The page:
As I travel throughout my local communities to introduce myself or check in on new businesses, I am often asked the same question: “What can the Chamber do for my business”?
First, I mention that the Chamber can provide opportunities for businesses to network, learn, and grow; and it can provide a voice to represent and advocate for all businesses. In response to that I usually get the same familiar look or standard response including many of the challenges they’ve experienced in the past with their Chamber membership.
At that point I ask, “How can you best use the Chamber?” Most people are perplexed by this question. Often, they answer, “Well… I pay my dues… I go to events… but I am not sure exactly what I get from it!”
This blog offers an illustration of just one of the ways a business can utilize the Chamber as a resource, which is often overlooked.
A few days ago, I stopped by a local business to introduce myself and to inquire about the most challenging aspects of the business. It was a little boutique that had a variety of women’s clothing. It was tucked way back in the plaza in a small, but busy, and rapidly-growing town.
I found that they, like many other businesses in the area, are struggling to get people in the door. This is especially true after the COVID restrictions, which have kept most shoppers in small communities at home – and ordering products online. The owner and I discussed the fact that her challenge is not much different than most other businesses at this time. I suggested to her that how she reacts to the current environment is what can make all the difference.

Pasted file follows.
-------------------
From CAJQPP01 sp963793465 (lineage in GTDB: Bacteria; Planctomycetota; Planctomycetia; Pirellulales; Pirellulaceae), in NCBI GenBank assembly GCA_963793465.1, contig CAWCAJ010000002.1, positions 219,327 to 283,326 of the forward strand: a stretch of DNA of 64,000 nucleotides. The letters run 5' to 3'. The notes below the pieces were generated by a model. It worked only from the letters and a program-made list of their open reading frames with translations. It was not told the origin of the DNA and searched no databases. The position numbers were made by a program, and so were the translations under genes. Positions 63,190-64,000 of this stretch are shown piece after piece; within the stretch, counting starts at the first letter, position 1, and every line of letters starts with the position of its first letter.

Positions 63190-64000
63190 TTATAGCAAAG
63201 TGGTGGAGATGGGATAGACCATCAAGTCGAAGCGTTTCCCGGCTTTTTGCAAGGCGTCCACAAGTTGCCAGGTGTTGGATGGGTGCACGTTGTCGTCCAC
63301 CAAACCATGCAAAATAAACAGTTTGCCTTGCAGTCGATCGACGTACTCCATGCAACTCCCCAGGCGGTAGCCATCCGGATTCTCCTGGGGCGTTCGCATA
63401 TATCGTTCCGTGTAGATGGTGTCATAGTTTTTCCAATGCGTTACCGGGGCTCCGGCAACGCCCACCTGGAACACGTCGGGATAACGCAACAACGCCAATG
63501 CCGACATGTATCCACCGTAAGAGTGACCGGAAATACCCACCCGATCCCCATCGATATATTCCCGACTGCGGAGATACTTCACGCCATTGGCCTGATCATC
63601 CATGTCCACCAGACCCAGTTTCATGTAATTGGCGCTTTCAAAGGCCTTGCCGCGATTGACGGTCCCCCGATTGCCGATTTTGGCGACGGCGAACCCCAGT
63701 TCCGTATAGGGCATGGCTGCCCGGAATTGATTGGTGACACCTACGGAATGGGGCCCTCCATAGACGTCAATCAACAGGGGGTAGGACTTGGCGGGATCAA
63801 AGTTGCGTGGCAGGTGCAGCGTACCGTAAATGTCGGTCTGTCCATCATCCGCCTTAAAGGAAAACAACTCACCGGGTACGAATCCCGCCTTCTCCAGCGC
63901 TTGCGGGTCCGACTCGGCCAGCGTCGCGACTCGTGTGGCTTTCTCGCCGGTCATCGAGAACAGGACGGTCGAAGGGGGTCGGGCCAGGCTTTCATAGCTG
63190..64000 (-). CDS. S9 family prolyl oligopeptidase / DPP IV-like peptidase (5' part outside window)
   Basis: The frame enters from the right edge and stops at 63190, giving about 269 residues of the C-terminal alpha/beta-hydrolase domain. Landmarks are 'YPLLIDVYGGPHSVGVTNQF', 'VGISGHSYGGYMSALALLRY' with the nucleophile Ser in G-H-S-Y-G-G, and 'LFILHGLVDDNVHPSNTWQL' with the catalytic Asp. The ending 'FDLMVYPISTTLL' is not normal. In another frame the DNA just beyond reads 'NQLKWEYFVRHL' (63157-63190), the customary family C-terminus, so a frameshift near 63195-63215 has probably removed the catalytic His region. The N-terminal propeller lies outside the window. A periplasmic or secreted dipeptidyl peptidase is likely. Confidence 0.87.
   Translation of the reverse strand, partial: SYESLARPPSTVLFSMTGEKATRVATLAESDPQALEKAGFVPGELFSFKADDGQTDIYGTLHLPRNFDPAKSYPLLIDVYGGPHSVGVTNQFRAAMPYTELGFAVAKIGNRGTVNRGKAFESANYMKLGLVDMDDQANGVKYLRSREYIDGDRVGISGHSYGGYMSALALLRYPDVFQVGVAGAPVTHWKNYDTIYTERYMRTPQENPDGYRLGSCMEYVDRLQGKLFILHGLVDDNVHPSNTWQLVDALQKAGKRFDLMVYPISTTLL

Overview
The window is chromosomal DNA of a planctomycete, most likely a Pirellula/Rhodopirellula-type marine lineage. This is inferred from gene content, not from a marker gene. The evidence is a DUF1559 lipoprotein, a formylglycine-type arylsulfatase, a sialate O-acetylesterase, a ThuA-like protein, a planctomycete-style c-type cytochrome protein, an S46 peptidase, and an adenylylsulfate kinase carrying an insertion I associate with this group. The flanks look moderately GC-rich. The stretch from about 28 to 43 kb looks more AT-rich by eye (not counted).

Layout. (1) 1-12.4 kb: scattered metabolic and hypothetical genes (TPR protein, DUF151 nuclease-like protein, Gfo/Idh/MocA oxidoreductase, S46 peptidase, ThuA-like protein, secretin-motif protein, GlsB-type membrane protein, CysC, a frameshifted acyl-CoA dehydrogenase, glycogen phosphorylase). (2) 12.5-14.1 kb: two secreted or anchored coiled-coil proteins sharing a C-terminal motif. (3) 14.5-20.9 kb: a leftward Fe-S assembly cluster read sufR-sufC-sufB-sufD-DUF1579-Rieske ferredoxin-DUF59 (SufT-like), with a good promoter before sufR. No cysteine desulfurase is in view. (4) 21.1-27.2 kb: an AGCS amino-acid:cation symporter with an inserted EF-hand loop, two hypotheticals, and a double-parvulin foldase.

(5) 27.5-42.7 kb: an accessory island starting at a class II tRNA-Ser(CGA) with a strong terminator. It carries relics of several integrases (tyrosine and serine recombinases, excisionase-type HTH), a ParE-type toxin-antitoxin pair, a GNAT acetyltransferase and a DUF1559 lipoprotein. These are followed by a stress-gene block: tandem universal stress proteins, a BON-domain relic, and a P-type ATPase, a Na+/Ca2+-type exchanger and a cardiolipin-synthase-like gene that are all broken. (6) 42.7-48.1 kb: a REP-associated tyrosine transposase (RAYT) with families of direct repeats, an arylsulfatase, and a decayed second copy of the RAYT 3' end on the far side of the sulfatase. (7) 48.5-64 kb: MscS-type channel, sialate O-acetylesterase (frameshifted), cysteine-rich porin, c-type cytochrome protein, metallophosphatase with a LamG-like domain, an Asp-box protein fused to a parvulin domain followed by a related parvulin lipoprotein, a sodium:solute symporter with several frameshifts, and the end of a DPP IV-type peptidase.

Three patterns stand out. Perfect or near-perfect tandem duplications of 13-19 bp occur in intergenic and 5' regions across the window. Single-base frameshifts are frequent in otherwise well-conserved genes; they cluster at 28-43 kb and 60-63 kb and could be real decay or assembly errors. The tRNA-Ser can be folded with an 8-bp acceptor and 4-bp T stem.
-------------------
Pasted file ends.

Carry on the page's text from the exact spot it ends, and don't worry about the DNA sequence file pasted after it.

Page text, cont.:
As I see it, a business can do one of two things when they are stalled: keep doing what they have been doing… especially if it has been successful in the past… and just hope the circumstances will change so it will start working again. We are surrounded by businesses trying that approach right now. Many small business owners will cling to the idea that they will try online advertising or print marketing as the primary means to get more foot-traffic. Both can be costly and only sometimes make a lasting difference.
There are more practical solutions, which can be much more budget-friendly. But it requires businesses to try the second option, which is to think outside the box and try a different approach. Much of the time, that approach only requires taking stock of the other businesses in the area.
The boutique owner asked me, “If you owned my business, what would you do?” Although not really familiar with women’s clothing, or how to sell them, I took a look around, and noticed that right outside her shop window, and just across the street, was a very large, successful home building business.
I pointed them out to her, then said, “I would walk over to that business with some business cards, and I would also take a couple of gift certificates.”
“Why gift certificates?” she asked.